About 1,000 Liberians in Minnesota get 18-month reprieve on departure

WASHINGTON — About 1,000 Liberians in Minnesota will be allowed to stay in the United States for at least another 18 months, after President Obama today postponed their enforced departure date through the end of September 2011.

“Pursuant to my constitutional authority to conduct the foreign relations of the United States, I have determined that it is in the foreign policy interest of the United States to defer for 18 months the removal of any Liberian national, or person without nationality who last habitually resided in Liberia, who is present in the United States and who is under a grant of (Deferred Enforced Departure) as of March 31, 2010,” Obama wrote.

“Granting Liberians extended DED status is the right decision,” Sen. Amy Klobuchar said in a statement. “The Liberian Community has become an important part of the social fabric of Minnesota — they are our neighbors and our co-workers. While we continue to pursue a permanent solution, it is important that Liberians who are here legally can continue to call Minnesota home.”

Sen. Al Franken praised the action, too. “I’m thrilled that President Obama has responded so positively to our request for a reprieve,” he said. “This is a major victory for those Liberian families who have called Minnesota home for almost two decades.”

The fate of the Liberian refugees has become an almost annual question, though they’ve always been allowed to stay.

There are about 25,000 Liberians living in Minnesota, according to the Organization of Liberians in Minnesota.

Here’s some background on the situation in that country from our earlier coverage:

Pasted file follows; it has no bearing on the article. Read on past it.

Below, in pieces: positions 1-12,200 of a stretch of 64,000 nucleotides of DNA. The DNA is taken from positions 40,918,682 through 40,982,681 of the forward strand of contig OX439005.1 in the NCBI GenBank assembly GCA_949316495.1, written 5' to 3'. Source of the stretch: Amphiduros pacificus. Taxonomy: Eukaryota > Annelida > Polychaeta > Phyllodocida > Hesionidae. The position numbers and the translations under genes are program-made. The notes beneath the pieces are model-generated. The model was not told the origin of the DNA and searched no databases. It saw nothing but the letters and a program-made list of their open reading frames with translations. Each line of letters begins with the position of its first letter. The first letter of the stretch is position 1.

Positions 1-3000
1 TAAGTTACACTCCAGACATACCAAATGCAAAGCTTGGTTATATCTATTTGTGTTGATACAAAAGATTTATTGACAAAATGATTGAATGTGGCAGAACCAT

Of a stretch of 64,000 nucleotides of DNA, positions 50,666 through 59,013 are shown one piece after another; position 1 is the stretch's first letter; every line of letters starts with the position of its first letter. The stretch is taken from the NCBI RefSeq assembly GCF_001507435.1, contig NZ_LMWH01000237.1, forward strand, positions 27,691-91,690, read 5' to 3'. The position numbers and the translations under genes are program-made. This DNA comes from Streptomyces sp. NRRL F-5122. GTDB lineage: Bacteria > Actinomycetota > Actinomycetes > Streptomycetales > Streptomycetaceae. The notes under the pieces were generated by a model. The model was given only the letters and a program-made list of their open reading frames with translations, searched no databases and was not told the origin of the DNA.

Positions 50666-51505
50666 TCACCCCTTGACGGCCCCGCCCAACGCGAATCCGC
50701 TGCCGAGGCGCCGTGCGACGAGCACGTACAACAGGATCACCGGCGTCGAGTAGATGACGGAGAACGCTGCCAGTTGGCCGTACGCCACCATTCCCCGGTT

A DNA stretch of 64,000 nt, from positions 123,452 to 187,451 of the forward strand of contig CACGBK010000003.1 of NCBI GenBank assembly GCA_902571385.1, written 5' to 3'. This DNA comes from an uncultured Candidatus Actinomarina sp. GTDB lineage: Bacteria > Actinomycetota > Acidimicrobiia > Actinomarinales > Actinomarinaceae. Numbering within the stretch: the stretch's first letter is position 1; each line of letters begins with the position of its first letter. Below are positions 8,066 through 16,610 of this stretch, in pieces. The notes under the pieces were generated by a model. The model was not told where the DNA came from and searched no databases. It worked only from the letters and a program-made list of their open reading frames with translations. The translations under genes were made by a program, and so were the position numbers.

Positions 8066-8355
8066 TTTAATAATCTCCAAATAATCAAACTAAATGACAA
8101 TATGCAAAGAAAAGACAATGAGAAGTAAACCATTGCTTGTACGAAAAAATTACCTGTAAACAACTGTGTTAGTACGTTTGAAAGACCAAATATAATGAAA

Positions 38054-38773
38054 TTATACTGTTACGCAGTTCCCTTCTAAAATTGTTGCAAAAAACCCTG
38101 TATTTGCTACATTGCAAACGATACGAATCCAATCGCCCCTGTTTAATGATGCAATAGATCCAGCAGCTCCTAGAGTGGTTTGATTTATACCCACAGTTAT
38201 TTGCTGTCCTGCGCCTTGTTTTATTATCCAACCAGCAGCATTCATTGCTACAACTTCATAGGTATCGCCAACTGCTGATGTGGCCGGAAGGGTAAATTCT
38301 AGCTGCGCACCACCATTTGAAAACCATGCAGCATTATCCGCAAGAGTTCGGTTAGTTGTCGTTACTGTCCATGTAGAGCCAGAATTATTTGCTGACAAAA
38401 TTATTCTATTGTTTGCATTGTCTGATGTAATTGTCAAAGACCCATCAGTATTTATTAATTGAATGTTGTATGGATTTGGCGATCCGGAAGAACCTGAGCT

Liberia was founded as a destination for former American slaves, who gave it its name, a flag that hearkens back to the Stars and Stripes and founded the capital city of Monrovia, named after President James Monroe. The country has deteriorated in the past 30 years, thanks to two coup d’etats and a bloody civil war that began when George H.W. Bush was president and didn’t stop until late in his son’s first term. Since the civil war began, Liberian refugees have been welcomed in the United States, and more than 25,000 of them currently reside in Minnesota.

After an election in 2005, the country began making some progress. It is currently absent from the State Department’s “travel warning” list, which includes countries that are listed as “dangerous or unstable” for visitors. Given that, some have called for Liberians remaining in America as refugees to return home.

Their continued right to stay has become an annual question. It depended on the renewal of their temporary protected status, now upon what’s known as Deferred Enforced Departure – basically a temporary deportation reprieve. Rep. Keith Ellison and both Sens. Amy Klobuchar and Al Franken are among those who have urged President Obama to grant that reprieve once again.

Legislation to permanently extend their stay in the United States has been introduced in every session for more than a decade now. Again this year, as in all the years before, it remains stuck in committee.

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